StretchText

StretchText is a hypertext feature which hasn’t gained mass adoption in systems like the WWW, but which gives more control to the reader in determining what level of detail to read at. Authors write content to several levels of detail in a work.

StretchText is similar to outlining, however instead of drilling down lists to greater detail, the current node is replaced with a newer node. This “stretching” to increase the amount of writing, or to contract it gives the feature its name. This is analogous to zooming in to get more detail.

Ted Nelson coined the term around 1967.

Conceptually StretchText is similar to existing hypertext system where a link provides a more descriptive or exhaustive explanation of something, but there is a key difference between a link and a piece of stretchtext. A link completely replaces the current piece of hypertext with the destination, whereas stretchtext expands or contracts the content in place. Thus the existing hypertext serves as context.

Wikipedia

Storyspace Placeholder/’Transclusion’

Though Storyspace 3 strives to avoid modes, combining all its extensions in a single formalism, one modality cannot be avoided. The Storyspace reader clicks to follow links, but the writer and editor must be allowed to click to select and revise text.  

Storyspace 3 leverages this long-extant and seemingly- inescapable modal behavior to support generalized stretchtext  through macro expansion.  When writing, we may insert placeholders that can be interpreted by the performance engine. For example, the placeholder  

 ^include(/sayings/Cicero)

will be replaced, in the reader’s view, by the text of the note

Cicero in the container “sayings”. Similarly,

 ^replace(anchor,note,action)

will embed a link with the specified anchor, If the link is clicked, the anchor text will be replaced by the contents of the designated note, and an optional action may be performed in order to record a change of state.

Storyspace 3 Mark Bernstein Eastgate Systems, Inc.
http://www.worldcat.org/title/ht16-proceedings-of-the-27th-acm-conference-on-hypertext-and-social-media-july-h10-13-2016-halifax-nova-scotia-canada/oclc/959713229

 

Random Destination (Link)

If the reader has not clicked on a text link, and if no basic links are found, we next examine the value of the current deck, a list of string tokens. If the current deck is empty (as it is in all Storyspace 1 documents),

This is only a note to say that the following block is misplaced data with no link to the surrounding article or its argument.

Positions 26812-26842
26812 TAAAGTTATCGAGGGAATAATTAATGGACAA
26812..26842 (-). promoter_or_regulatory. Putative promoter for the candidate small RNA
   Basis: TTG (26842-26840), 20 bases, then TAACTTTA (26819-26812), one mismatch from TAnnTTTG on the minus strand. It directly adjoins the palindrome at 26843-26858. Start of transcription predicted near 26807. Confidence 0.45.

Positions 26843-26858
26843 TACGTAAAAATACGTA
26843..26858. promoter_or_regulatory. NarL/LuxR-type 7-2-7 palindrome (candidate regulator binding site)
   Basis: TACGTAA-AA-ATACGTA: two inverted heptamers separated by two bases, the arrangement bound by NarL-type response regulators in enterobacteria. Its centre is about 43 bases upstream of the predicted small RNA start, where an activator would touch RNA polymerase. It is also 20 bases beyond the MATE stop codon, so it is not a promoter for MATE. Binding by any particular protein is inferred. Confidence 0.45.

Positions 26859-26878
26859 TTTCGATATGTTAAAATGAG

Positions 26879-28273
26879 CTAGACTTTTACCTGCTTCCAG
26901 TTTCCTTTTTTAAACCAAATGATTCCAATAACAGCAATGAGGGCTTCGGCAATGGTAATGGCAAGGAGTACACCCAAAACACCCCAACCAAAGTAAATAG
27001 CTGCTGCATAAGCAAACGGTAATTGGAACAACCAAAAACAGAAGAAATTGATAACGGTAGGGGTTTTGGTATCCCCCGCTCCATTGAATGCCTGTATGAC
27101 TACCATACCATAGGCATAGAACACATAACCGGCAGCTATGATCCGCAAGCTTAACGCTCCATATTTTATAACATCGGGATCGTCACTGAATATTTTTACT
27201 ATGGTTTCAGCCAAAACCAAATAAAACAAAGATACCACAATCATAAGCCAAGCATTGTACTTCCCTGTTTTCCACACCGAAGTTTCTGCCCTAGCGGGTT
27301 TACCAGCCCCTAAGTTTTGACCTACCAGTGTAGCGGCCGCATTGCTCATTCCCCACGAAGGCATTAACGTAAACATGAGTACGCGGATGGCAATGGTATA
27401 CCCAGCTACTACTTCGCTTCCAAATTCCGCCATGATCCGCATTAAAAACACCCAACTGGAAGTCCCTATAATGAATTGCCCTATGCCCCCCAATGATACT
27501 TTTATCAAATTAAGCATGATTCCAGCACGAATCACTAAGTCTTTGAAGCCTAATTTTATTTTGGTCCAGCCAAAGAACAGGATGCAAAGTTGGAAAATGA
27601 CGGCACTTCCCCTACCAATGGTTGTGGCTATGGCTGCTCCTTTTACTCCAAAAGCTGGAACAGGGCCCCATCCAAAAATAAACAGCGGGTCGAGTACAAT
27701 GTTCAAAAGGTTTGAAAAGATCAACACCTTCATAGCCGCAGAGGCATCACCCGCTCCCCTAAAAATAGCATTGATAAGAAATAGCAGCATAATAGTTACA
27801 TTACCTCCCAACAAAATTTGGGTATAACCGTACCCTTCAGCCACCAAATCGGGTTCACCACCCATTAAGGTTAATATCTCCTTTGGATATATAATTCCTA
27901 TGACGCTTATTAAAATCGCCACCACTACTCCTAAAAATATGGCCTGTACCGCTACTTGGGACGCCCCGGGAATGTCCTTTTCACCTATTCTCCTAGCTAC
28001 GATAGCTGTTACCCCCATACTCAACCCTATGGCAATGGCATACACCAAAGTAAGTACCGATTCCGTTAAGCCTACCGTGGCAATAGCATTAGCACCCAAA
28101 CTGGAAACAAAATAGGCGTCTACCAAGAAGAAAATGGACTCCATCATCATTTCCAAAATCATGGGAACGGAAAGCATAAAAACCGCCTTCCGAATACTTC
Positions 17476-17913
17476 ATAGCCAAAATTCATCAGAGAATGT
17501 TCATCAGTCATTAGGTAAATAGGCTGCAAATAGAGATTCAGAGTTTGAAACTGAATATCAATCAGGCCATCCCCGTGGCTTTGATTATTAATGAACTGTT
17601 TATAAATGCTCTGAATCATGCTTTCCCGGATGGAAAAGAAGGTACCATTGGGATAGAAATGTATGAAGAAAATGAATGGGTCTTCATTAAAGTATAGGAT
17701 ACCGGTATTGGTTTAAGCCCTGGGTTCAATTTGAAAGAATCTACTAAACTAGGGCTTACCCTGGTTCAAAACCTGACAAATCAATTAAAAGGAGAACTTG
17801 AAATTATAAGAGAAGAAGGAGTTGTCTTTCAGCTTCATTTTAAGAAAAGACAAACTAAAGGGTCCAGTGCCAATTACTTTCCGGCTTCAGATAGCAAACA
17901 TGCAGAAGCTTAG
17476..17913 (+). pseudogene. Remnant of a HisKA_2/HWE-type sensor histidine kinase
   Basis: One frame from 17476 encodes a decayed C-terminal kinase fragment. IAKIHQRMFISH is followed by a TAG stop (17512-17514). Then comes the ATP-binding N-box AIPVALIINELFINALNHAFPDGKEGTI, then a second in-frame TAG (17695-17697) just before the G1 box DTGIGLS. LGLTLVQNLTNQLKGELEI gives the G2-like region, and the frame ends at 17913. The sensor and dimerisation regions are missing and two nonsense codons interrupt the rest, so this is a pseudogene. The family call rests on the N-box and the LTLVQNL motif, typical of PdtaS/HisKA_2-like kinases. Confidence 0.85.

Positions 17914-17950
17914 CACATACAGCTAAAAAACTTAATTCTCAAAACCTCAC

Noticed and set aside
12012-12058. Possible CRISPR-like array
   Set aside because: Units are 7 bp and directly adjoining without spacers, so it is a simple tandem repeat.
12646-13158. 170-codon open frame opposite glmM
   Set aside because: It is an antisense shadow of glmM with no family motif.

Storyspace 3 waits for an explicit selection. If the current deck isnot empty, however, Storyspace 3 gathers a pool of all notes for which  

• the note’s $Deck has a term in common with the current deck

• the note’s $Requirements are satisfied.

• the note is unvisited or, if no eligible note is unvisited,

the note has not been visited more than any other eligible note.  

If more than one such note is found, one note is chosen at random from the eligible set, and that note becomes the destination.


Storyspace 3 Mark Bernstein Eastgate Systems, Inc.
http://www.worldcat.org/title/ht16-proceedings-of-the-27th-acm-conference-on-hypertext-and-social-media-july-h10-13-2016-halifax-nova-scotia-canada/oclc/959713229

 

Note:

There is of course no reason why random links could also be incorporated into general hypertext.

Plain Links

Storyspace hypertexts offer both text links – links anchored to text spans – and plain links, which are notionally anchored to the writing space as a whole. Plain links for each note are kept in an ordered list. 

If a reader clicks on a word not otherwise linked, or if she presses the [Return] key, Storyspace follows the highest- priority plain link which has a satisfied guard field. Only if there  are no satisfied plain links does Storyspace require an explicit selection.


Storyspace 3 Mark Bernstein Eastgate Systems, Inc.
http://www.worldcat.org/title/ht16-proceedings-of-the-27th-acm-conference-on-hypertext-and-social-media-july-h10-13-2016-halifax-nova-scotia-canada/oclc/959713229